Alexa is Most Trusted Smart Home, Despite Recent News

About two-thirds of people said they were most likely to purchase Amazon Alexa as their smart home platform, according to a recent survey from ExpressVPN. Google was the second pick for smart home products at 55%, while Facebook Portal only received 11% of the votes. The survey, published in December 2018, is particularly relevant since the news that Amazon workers listen to audio clips from Alexa in order to improve her responses.

amazon-alexa
Amazon Alexa

Even though consumers are willing to buy smart home devices, in general, they still reported that they had privacy concerns. 35% of the survey’s respondents said that they would return a device if they learned it was listening to their conversations, and 9% would throw away the device completely. 41% reported that they would disable the device’s microphone, while 17% said they would disconnect it from the Internet. Many consumers were already taking security measures, with a quarter of the respondents making sure their data is encrypted on the devices and 23% unplugging or turning off the devices when they’re not in use. An additional 28% reported that they turn off the microphones when not in use, while 23% covered the cameras while not in use.

This is not the first time Amazon Alexa has been accused of compromising users’ privacy. A study by Checkmarx developed a skill that could have Echo devices secretly record and transcribe audio. Subsequently, Checkmarx told Amazon about the skill so that they could mitigate the risk. Last May, Amazon recorded a user’s private conversation and sent it to one of her contacts, according to a report from KIRO 7 News in Seattle. Amazon claimed that this was an “extremely rare occurrence” that they were working to prevent from happening again. As the majority of consumers surveyed said that they still planned to buy a smart home device as of December, it remains to be seen how this news will affect their buying decisions.

Aliza Vigderman

Aliza Vigderman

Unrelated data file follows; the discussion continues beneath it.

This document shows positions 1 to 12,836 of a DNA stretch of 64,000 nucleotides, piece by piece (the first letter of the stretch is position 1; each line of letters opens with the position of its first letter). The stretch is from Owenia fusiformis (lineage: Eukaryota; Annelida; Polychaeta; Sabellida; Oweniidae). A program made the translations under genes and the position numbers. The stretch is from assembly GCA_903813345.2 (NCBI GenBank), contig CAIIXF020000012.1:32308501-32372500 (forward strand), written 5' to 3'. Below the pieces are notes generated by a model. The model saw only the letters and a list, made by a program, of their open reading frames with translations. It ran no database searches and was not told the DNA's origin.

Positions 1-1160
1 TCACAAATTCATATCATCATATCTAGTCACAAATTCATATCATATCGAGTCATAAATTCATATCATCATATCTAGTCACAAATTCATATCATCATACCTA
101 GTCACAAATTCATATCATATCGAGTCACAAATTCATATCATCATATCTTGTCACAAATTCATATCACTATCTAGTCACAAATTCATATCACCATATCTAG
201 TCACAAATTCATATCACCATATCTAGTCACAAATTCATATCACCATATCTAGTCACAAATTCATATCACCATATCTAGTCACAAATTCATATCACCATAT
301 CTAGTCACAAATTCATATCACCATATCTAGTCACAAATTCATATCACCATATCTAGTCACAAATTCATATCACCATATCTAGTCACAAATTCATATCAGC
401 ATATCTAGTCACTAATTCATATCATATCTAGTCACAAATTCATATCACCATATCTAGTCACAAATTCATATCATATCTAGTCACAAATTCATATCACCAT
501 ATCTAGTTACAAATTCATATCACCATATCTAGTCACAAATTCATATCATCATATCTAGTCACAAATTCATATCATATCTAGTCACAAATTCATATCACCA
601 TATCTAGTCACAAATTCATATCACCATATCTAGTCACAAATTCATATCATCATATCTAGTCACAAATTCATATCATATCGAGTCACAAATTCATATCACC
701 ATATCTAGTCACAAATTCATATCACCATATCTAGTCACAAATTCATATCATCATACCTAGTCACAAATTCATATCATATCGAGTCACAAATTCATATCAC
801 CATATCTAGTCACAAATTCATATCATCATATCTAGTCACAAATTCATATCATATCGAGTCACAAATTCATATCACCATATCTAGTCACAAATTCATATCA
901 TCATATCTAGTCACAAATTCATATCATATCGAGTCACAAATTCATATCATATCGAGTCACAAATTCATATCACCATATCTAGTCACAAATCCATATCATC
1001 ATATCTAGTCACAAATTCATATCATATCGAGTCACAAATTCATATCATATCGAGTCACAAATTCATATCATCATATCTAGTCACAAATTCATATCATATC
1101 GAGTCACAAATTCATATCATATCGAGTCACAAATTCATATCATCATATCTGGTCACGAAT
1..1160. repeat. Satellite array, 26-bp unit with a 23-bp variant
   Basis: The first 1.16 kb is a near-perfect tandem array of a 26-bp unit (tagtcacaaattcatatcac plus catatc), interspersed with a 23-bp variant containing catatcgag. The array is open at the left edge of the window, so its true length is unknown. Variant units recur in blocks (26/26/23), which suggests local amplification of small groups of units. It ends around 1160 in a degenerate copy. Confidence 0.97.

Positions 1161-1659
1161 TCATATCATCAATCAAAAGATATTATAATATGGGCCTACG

Aliza is a journalist living in Brooklyn, New York. Throughout her career, her work has spanned many intersections within the tech industry. At SquareFoot, a New York-based real estate technology company, she wrote about the ways in which technology has changed the real estate industry, as well as the challenges that business owners face when they want to invest in property. At Degreed.com, an education technology website, Aliza created digital content for lifelong learners, exploring the ways in which technology has democratized education. Additionally, she has written articles for The Huffington Post as well as her own content on Medium, the online publishing platform. Aliza’s love of journalism and research stems from the excellent Journalism program at Brandeis University. At Brandeis, Aliza interned as a research assistant at the Schuster Institute for Investigative Journalism, a non-profit “news room without walls”. There, Aliza was paired with an investigative journalist and used academic databases to obtain data on everything from the suicide rates in Bhutan to local Boston court cases. Her last position was as an account executive at Yelp, educating business owners on the power of technology to increase revenue. Throughout, however, her heart remained with tech journalism, and she’s thrilled to be writing for Security Baron. When she’s not keeping afloat of the latest tech trends, Aliza likes to cook, read, and write. A former high school “Class Clown,” Aliza has completed two feature-length screenplays, a pilot, and countless comedic sketches. On her days off you can find her relaxing in Prospect Park, trying the latest flavors at Ample Hills Ice Cream, and spending time with friends and family.

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